Schipperke are spirited companions who need plenty of opportunity to run and play—exercise is a top priority for this high-energy breed. Without enough activity to burn off their energy, they can become difficult to manage. The intelligent Schipperke has a persistent independent streak and can be stubborn if he doesn’t see the value in your request. Give him a job to do and you’ll earn yourself a tired out Schipperke—which equates to a better behaved Schipperke. First-time dog owners may want to look elsewhere, as the Schipperke needs to have plenty of time dedicated to training. Without an experienced trainer, it may be the dog who trains the human. With appropriate training and socialization from puppyhood, the Schip is a friendly and affectionate breed who enjoys spending time with family, whatever the activity.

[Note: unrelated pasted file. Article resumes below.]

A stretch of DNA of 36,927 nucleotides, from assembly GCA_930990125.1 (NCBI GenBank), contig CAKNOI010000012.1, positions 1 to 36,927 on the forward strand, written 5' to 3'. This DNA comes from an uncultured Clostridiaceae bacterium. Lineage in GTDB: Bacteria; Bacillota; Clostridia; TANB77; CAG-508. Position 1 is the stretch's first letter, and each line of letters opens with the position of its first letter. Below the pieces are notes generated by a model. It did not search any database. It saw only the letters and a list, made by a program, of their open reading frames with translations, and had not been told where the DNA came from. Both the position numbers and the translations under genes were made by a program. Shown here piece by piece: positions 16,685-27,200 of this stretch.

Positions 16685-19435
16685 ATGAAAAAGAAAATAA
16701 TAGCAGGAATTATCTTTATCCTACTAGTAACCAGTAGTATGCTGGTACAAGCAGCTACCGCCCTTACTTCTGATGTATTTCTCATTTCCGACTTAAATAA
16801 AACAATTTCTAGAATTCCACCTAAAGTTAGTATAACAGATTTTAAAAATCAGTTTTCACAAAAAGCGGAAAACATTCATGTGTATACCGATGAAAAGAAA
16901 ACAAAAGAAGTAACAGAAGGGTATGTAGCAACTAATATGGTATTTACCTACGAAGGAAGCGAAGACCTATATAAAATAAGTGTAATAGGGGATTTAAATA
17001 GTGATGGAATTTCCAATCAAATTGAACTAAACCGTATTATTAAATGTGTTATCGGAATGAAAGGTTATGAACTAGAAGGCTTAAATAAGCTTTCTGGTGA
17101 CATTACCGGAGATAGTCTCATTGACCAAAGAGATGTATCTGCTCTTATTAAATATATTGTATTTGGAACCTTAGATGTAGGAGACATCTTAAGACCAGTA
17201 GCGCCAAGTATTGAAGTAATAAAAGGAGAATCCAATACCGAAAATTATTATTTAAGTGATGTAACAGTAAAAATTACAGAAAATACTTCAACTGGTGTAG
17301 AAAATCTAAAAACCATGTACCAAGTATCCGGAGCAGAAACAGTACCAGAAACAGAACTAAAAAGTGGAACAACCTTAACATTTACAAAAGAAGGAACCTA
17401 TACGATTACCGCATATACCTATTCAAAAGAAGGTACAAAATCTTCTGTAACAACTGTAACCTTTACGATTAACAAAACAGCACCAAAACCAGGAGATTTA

chipperkes are nicknamed Schips, and have previously been known as Spitzke. The pronunciation of the name is SHEEP-erk but SKIP-er-kee is also acceptable.
Physical Description/Breed Standard
Coat - The Schipperke's coat is a defining feature of the breed; it consists of a harsh overcoat and a soft undercoat. The coat should be solid black.
Breed Standard and History
The Schipperke is a thick-set, square dog with a balanced appearance. Small, oval eyes and erect, triangular ears give the breed a questioning, mischievous expression. The neck is slightly arched, but balanced with the rest of the body. An abundant black coat is slightly harsh to the touch, with a softer undercoat. A variation in coat length is required as an essential breed quality—a ruff around the neck blends with an impressive cape and apron, and culottes are present at the rear thighs, with flat hair along the back. The coat should be kept in a natural state, with no excessive trimming allowed. The presence of a tail is considered a fault. Well-muscled hind and forequarters suggest a hardworking, rugged dog. The Schipperke is curious, interested, and loyal. – AKC Breed Standards